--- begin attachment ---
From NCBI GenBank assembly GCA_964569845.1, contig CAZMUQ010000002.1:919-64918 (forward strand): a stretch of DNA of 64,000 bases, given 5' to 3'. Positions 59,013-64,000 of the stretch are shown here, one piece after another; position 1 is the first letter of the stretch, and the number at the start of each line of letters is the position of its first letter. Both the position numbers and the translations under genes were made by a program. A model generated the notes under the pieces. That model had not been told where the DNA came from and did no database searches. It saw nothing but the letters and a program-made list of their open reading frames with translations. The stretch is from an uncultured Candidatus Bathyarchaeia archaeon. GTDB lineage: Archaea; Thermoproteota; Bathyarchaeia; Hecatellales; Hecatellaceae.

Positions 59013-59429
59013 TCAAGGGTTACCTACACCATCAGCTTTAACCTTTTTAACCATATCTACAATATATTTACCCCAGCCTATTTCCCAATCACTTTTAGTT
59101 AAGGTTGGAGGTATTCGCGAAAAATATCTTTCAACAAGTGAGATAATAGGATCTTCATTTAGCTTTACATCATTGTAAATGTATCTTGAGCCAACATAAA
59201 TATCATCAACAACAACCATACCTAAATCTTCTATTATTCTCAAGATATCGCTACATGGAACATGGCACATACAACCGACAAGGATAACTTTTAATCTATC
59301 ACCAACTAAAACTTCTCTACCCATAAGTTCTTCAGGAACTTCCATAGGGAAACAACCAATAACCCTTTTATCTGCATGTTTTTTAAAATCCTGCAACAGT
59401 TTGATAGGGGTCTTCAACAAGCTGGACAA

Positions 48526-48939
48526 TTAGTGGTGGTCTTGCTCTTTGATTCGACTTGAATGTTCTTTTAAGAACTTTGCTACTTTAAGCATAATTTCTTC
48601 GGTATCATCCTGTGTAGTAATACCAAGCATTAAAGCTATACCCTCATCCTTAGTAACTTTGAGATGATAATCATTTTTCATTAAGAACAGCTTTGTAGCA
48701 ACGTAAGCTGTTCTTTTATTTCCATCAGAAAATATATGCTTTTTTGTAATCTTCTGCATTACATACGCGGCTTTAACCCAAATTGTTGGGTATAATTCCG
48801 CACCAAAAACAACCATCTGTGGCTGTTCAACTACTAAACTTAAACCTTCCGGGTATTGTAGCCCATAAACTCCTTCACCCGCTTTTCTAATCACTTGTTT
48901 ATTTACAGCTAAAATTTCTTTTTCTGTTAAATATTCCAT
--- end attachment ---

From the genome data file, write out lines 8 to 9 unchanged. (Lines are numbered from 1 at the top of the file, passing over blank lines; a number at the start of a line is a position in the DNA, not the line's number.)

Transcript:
Positions 48526-48939
48526 TTAGTGGTGGTCTTGCTCTTTGATTCGACTTGAATGTTCTTTTAAGAACTTTGCTACTTTAAGCATAATTTCTTC